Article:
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Connaught Journal; Jan 17, 1825; Special Sessions

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  • Cathy Joynt Labath
    THE CONNAUGHT JOURNAL Galway, Monday, January 17, 1825 SPECIAL SESSIONS Under the Insurrection Act at Six-Mile Bridge (From the Limerick Observer) The Sessions
    Message 1 of 2 , Mar 25, 2007
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      Galway, Monday, January 17, 1825

      Under the Insurrection Act at Six-Mile Bridge
      (From the Limerick Observer)

      The Sessions under the Insurrection Act were held at Six-mile-Bridge on
      Monday, and Francis Blackburne, Esq., K.C. presided, assisted by a Bench of
      Magistrates, unquestionably the most numerous ever observed sitting the in
      the County Clare on any similar occasion, there being 45 Magistrates


      John and Michael Corbett were put forward, charged with having
      ammunition concealed in their dwelling, and with denying the same to the

      John Grey, a Police Constable, Sworn

      Knows John Corbett for some time; he lived in the parish of Ogonello,
      barony of Tulla; he searched his house on the 5th January; found the
      prisoner Michael there, who John said was his brother; had a deputation to
      search, which he had with him when he searched prisoner's house; had a
      military party of the 35th Foot with him; sent one of the soldiers round the
      house to the window, where, as he had been informed, the ammunition was;
      witness asked John had he arms or ammunition in the house; and asked the
      same question of Michael, to which both replied in the negative; the hour
      was then about nine o'clock at night; he next proceeded to the window, from
      which, as soon as opened, a parcel containing powder and some shot fell; the
      window was only a wooden shutter, kept close by a truss of straw; when
      witness pulled out the truss the powder fell down; was sent to search the
      house by Captain Warburton; was told the precise spot where the ammunition

      Cross-examined by Mr. Scott

      Is stationed about four miles from prisoner's house; there is a Police
      station within a mile of prisoner's house; the ammunition which witness
      found is very like the police ammunition; saw no difference between them; he
      received a private information from a certain person (whose name Mr.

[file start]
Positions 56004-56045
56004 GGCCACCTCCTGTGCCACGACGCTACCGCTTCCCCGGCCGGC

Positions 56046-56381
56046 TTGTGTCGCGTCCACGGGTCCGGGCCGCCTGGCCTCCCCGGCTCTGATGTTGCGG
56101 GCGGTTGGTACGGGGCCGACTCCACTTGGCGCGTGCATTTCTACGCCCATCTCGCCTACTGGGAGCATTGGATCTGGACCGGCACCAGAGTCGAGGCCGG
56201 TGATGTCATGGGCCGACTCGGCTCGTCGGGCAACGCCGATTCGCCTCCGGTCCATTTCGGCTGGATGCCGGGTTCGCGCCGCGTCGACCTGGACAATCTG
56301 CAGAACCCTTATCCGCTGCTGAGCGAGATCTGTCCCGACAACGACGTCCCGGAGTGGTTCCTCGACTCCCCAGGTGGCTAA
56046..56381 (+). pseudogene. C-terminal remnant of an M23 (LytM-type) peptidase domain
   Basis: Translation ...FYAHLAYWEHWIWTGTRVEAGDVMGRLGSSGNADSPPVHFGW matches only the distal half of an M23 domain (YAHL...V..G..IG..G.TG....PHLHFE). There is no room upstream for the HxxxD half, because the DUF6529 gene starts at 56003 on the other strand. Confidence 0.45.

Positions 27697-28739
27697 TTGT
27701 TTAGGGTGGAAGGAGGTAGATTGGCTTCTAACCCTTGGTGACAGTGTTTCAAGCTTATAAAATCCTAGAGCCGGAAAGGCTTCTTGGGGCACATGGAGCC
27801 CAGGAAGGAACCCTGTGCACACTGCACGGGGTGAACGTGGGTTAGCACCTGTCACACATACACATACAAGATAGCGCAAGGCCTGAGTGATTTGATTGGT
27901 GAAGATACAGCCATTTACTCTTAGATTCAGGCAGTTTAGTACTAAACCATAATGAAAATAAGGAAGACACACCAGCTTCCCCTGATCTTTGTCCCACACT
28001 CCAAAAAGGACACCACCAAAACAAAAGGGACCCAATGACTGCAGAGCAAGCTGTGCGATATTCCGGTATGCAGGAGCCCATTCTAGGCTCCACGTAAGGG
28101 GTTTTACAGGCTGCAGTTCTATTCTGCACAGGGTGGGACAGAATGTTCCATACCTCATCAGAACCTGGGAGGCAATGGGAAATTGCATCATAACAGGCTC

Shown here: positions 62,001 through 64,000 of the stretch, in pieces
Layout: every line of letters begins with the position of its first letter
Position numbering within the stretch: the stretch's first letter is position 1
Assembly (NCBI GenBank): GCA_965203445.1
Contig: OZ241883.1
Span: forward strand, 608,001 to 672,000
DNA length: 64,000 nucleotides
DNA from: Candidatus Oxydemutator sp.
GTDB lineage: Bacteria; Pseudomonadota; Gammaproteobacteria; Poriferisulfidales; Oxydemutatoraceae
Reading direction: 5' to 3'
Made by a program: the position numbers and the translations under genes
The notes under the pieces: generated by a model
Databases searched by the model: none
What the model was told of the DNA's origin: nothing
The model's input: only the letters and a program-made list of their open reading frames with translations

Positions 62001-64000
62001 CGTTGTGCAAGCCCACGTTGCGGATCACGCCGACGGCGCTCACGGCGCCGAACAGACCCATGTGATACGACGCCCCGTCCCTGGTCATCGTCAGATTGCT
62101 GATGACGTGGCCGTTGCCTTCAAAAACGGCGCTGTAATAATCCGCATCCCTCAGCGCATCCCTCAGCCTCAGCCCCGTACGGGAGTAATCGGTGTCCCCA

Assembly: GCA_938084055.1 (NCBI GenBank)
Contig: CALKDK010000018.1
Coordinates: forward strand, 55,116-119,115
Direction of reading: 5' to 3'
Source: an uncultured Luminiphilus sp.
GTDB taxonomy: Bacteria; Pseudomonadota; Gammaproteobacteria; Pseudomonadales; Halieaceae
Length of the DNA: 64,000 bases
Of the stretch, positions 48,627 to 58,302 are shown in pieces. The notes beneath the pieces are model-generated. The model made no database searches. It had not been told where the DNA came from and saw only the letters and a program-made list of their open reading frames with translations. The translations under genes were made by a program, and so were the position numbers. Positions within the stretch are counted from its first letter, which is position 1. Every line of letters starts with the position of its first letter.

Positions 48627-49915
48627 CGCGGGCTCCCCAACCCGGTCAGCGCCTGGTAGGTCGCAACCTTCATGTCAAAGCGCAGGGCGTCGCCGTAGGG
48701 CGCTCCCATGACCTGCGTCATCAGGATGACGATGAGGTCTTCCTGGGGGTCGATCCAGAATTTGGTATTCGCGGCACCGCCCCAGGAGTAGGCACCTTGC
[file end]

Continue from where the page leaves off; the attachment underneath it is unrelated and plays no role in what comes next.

Blackburne would not allow him to divulge); witness got information that
      there were arms in several houses in Ogonelloe, and among the rest in the
      house of Corbett; received information that he would find this powder either
      in the window or the thatch; a person might have hidden the powder from
      outside; the man who gave the information lives on the same townland with
      prisoners, and accompanied witness to the house; believes the informer was
      outside the window at the time he (witness) found the powder; a soldier
      named Denham was one of the party; the window was in an uninhabited part of
      the house, and was the only window in the room; if any person had opened the
      window during that day the powder would have fallen down.

      Alexander Denham, 25th Regt., Sworn

      Was one of the party who searched the house of the prisoners; was
      stationed at the back window, the shutter of which was opened by Constable
      Grey, the last witness; noticed something fall; the man who was with him
      outside told witness the powder was in a hole over the window; he searched
      and found nothing there; witness saw the informer throw the powder in the
      window, as soon as it was opened by Constable Grey; witness told the Police
      Serjeant on his return, and mentioned to him what he had seen; the whole
      party was present at the time; the reason why he did not mention this at the
      moment was, that he did not wish to tell it before the prisoners; witness,
      at the time he saw the parcel thrown in, was between the informer and the
      window; the informer wore one of the police watch-coats; the Serjeant of the
      party reported the affair to Mr. M'Sweeney, his commanding officer, next
      day, who reported the transaction, as he (the witness) had been informed, to
      Captain Warburton, the Police Magistrate.
      Here Mr. Blackburne stopped the trial, and told the prisoners they were
      clearly entitled to their acquittal, nor was it necessary at present to
      proceed further; but enough (continued the Learned Gentleman) has occurred
      to justify me in saying, that so far as regards the conduct of the soldier,
      the serjeant and the Police Constable, it is highly necessary to probe this
      matter to the bottom.
      Captain Warburton said, that the matter ought instantly to be
      investigated, as there were persons present that day who had heard part of
      the statement, and might not become acquainted with any further proceedings
      on an investigation; and, as three or four questions would elucidate the
      affair, it could not occupy much of the attention of the Court.
      Mr. Scott, the respectable Agent who conducted the defense, said that he
      was ready at any moment Mr. Warburton pleased to enter into the inquiry,
      provided he obtained a reasonable time to take defence.
      It was then settled that the inquiry should take place this day or
      to-morrow in Ennis and the prisoners were immediately discharged.

      [to be continued]

      Cathy Joynt Labath
      Ireland Old News
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